Friday, October 19, 2012

Greatness

It’s October and that means I’m thinking about Alfred the Great whose feast day is on the 26th.  We’re enjoying our tradition of reading Chesterton’s The Ballad of the White Horse, my favorite long poetic work, which is about Alfred – the only English king to be called “the Great” – and his struggle to stop the Danish invaders. This is not a retelling of historical events in verse, but an epic poem of the legendary Alfred, portraying the eternal conflict between Christian faith and pagan nihilism.

It is layer upon layer of truth and beauty, and greatness. I think this is our fifth time to read it, and every time I find a new gem, which is one reason it’s so important to be deeply familiar with a few great works.

The passage that stands out the most to me this time is from Book II: The Gathering of the Chiefs. In Book I, Alfred had a vision of Mary in which he asked whether he would succeed in driving out the pagan invaders. She refused to answer him, saying only that it would get worse and he must be brave. In Book II, Alfred has been to Eldred, a chief who is of Saxon descent, and Mark, of Roman blood. He now comes to Colan, who is Welsh and Irish, representing the pre-Roman Britons. I’ve shared before the passage where Colan is introduced to us. Here is Alfred’s encounter with him:


Lifting the great green ivy
    And the great spear lowering,
One said, “I am Alfred of Wessex,
    And I am a conquered king.”

And the man of the cave made answer,
    And his eyes were stars of scorn,
“And better kings were conquered
    Or ever your sires were born.

“What goddess was your mother,
    What fay your breed begot,
That you should not die with Uther
    And Arthur and Lancelot?

“But when you win you brag and blow,
    And when you lose you rail,
Army of eastland yokels
    Not strong enough to fail.”

“I bring not boast or railing,”
    Spake Alfred not in ire,
“I bring of Our Lady a lesson set,
This—that the sky grows darker yet
    And the sea rises higher.”

Then Colan of the Sacred Tree
    Tossed his black mane on high,
And cried, as rigidly he rose,
“And if the sea and sky be foes,
    We will tame the sea and sky.”
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Look at that again:

“But when you win you brag and blow,
    And when you lose you rail,
Army of eastland yokels
    Not strong enough to fail.”
After we finished reading Book Two, I went back and read that passage over again to my children. It is said that if you want to know what something is, one thing you should do is learn what it is not. Alfred does not respond in anger, but humbly accepts the rebuke and proves proves his greatness by stating that he’s planning on continuing the fight, even if it ultimately ends in defeat.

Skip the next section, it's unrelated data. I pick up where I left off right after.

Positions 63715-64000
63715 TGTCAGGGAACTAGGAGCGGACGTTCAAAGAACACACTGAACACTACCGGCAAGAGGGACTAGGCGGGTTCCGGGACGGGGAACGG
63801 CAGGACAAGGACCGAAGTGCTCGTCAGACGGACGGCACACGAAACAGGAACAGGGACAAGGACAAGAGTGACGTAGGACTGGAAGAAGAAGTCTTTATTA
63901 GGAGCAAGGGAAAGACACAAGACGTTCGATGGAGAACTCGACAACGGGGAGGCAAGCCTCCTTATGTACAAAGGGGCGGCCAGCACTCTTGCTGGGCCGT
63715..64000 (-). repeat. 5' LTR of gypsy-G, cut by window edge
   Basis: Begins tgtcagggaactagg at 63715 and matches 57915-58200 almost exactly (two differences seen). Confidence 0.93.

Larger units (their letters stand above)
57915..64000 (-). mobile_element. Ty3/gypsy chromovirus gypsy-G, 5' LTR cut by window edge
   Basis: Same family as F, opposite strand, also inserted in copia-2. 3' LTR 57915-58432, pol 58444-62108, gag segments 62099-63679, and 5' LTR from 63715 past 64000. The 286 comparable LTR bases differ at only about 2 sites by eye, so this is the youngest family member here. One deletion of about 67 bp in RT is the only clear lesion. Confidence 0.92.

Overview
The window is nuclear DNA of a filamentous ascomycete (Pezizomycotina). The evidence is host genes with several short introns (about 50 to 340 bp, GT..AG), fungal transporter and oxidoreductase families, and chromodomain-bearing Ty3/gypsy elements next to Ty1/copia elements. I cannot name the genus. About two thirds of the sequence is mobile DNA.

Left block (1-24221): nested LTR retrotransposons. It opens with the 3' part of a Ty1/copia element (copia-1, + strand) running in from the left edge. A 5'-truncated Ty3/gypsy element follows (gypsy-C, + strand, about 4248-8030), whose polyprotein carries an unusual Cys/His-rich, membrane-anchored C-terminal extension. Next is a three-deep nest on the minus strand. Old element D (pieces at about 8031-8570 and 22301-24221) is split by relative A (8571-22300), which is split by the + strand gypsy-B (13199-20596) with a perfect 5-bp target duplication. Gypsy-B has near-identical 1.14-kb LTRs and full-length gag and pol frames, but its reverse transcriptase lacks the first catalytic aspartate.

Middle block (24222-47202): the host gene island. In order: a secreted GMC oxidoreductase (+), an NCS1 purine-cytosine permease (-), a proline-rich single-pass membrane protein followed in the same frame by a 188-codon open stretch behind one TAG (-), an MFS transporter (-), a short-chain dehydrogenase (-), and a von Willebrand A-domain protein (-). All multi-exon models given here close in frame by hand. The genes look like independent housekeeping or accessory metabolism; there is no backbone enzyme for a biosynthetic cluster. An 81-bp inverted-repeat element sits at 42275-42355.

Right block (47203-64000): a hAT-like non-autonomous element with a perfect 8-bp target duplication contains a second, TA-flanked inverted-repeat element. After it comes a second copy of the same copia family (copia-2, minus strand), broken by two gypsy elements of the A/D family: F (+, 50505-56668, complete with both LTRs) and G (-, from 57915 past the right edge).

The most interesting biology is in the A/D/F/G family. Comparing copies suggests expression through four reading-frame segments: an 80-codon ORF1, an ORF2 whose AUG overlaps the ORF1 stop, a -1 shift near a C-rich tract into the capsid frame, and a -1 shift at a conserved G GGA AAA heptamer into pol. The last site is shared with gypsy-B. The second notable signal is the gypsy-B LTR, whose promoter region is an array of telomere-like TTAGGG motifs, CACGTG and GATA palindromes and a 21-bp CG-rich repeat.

If you read yesterday’s post, you’ll know that I need these lessons myself as much as, if not more than, my children.


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The Ballad of the White Horse is available online for free at Gutenberg.com and for Kindle, but I highly recommend the hardback by Ignatius Press, especially if you’re going to be reading it over and over again, which of course you should. This copy is elegantly laid out, uses a simple and beautiful font, and is generously illustrated with woodcuts by Robert Austin. The introduction gives a brief historical note on the events in the poem as well as some discussion of the poem itself, and contains a photograph of the actual white horse, which is cut into the turf on the side of a hill and filled with chalk – it’s nearly 400 feet long and its age is unknown. When the Romans asked the Britons about it, they said that when their people first arrived it was already there, and the people who were there before them did not know who had made it. This copy of the book also has a lot of end notes with helpful and interesting tidbits, but there are no notes in the text itself, so you’re not distracted by them while reading.

Also helpful is Benjamin Merkle's biography, The White Horse King (also available for Kindle).


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Previous entries on Alfred the Great:

Alfred the Great post from the 26th of October, 2005; history, prayers, and lots of cool links; don’t miss it!

Three selections from Poetry Month 2008:
The Way of the Cross (Mary’s answer to Alfred, when he asked whether he would prevail over the enemy)
The Great Gaels of Ireland (where Colan is introduced)
The King’s Laughter (from the episode of the old woman and burnt cakes)

All my posts where he’s mentioned are filed under the Alfred the Great label

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I'm an Amazon Affiliate.  If you click through the links to The Ballad of the White Horse and buy it, I'll earn a little bit for advertising on my blog.

3 comments :

  1. This is so beautiful. Thanks for highlighting and discussing that part.

    I love that word, ire, 'ira'... and spake... and the 'tossed his black mane on high'

    Who would have thought I would be able to understand this poem enough as to enjoy it!

    ReplyDelete
    Replies
    1. or enjoy it enough as to understand it? LOL

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    2. I think it works both ways, plus you understand English better than lots of native speakers. I think you'd love the whole thing and I doubt you'd have any trouble with it at all -- that book you're reading now is probably harder to follow than this is!

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